With two competing theories offering dates a millennium apart it is clear that there is much to learn about this structure. Why then the uncertainty, and why such wildly different theories?
The Adena Culture is a well-established and ancient culture known to have flourished in the North American continent. William Webb, a noted researcher, found evidence of this culture in Kentucky from as early as 1200 BC.
Comparing artifacts found in Kentucky with skeletal remains that had been found near the serpent mound led the research team to believe that it was constructed by the same culture, and it is known that the Adena spread as far as the Ohio Valley. And they are known to have constructed great mounds elsewhere, although nothing quite like the Serpent mound.
An eight-member team led by archaeologist William Romain investigated charcoal samples from the serpent in areas which showed the least erosive damage. There findings dated the construction to between 381 BC and 44 BC, a great fit for the Adena Culture at their peak in this location.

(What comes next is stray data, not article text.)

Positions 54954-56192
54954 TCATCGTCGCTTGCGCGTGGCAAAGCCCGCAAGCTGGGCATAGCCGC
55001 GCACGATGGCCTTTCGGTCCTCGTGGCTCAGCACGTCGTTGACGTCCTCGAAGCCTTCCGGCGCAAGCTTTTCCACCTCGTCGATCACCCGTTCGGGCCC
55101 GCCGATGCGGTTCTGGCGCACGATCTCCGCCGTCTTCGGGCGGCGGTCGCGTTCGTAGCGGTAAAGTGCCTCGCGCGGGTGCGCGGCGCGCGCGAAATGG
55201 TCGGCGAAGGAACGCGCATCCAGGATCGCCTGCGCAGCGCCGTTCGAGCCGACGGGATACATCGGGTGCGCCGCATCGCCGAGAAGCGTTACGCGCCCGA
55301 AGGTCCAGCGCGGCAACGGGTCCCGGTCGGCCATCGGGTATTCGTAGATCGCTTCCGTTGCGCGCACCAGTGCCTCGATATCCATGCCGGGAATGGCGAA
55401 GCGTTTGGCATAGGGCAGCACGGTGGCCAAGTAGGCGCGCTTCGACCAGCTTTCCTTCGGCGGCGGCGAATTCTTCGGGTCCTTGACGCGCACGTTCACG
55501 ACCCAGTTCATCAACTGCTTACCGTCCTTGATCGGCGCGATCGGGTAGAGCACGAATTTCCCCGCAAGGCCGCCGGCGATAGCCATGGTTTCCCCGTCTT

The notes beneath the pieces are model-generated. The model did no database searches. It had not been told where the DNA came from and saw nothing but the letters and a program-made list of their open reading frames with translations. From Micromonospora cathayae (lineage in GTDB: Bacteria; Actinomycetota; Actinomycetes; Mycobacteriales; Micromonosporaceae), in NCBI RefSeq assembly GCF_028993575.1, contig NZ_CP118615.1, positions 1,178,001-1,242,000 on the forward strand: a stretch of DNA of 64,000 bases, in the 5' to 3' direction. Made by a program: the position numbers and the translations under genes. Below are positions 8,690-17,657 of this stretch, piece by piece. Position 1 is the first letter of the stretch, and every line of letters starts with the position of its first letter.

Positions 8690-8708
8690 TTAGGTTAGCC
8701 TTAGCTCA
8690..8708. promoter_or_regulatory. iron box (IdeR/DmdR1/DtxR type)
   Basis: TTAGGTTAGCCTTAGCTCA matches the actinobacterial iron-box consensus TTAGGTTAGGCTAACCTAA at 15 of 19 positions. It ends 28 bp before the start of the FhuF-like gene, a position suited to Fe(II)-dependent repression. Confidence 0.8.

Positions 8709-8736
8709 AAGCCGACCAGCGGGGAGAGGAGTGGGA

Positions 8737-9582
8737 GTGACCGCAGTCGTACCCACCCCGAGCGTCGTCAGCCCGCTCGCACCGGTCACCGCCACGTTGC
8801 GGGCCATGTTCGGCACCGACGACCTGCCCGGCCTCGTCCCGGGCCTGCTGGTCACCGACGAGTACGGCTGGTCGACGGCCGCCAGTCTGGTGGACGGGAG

The Fort Ancient Culture
But the solution is not so cut and dried as it may seem. In opposition to this theory is that the serpent mound belongs to the Fort Ancient Culture. In 1996, the team of Robert Fletcher and Terry Cameron reopened some of the trenches that had been created by investigators in the 19th century.
They found charcoal in their excavations that when tested was dated to no earlier than 1070 AD. This would therefore seem to suggest that the Fort Ancient culture, who inhabited the Ohio Valley at this time, had built the mound, perhaps over earlier smaller mounds constructed by the Adena.
But this itself is problematic. The mound is uncharacteristic for the peoples of the Fort Ancient people. It contains no identifiable artifacts and there are no noticeable burials found near the effigy which is unusual for the culture of these people.
One piece of evidence that does bolster the case for them being the builders of the mound is the Alligator Effigy Mound in nearby Granville: another effigy in Ohio with some similarities which dates to this culture and time period.
- Blythe Intaglios Geoglyphs in California’s Desert
- Cahokia Mounds: The Largest Ancient City in North America
Yet other researchers, looking to unite the two competing theories, suggest that both could be true. Perhaps the Adena built the original serpent, and then a thousand years later the Fort Ancient Culture repaired sections of it which had become damaged over time, adopting the ancient structure for their own use.
What Was It For?